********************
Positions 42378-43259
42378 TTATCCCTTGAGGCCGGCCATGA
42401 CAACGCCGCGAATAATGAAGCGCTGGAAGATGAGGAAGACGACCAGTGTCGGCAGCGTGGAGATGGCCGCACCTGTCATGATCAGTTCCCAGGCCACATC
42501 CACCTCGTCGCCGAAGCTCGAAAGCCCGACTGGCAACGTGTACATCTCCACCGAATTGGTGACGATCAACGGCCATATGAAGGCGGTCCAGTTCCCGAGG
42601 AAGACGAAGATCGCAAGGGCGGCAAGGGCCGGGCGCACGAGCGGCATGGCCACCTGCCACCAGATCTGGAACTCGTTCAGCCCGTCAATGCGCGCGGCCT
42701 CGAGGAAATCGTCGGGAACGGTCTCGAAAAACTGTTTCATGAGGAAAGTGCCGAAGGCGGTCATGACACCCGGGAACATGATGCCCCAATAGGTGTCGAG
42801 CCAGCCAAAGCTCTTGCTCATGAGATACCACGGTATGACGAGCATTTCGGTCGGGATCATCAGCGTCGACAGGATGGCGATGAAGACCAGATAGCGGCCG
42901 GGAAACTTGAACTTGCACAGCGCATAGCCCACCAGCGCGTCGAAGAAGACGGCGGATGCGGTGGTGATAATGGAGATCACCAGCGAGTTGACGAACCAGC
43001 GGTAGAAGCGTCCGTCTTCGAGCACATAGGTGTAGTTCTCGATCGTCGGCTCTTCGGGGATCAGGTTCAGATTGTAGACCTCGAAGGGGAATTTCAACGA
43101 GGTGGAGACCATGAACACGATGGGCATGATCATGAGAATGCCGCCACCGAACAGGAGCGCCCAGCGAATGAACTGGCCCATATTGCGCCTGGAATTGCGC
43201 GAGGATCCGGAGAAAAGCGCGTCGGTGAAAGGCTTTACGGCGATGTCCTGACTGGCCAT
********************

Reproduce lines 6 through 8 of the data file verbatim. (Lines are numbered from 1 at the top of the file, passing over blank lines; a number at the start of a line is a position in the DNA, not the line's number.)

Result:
42701 CGAGGAAATCGTCGGGAACGGTCTCGAAAAACTGTTTCATGAGGAAAGTGCCGAAGGCGGTCATGACACCCGGGAACATGATGCCCCAATAGGTGTCGAG
42801 CCAGCCAAAGCTCTTGCTCATGAGATACCACGGTATGACGAGCATTTCGGTCGGGATCATCAGCGTCGACAGGATGGCGATGAAGACCAGATAGCGGCCG
42901 GGAAACTTGAACTTGCACAGCGCATAGCCCACCAGCGCGTCGAAGAAGACGGCGGATGCGGTGGTGATAATGGAGATCACCAGCGAGTTGACGAACCAGC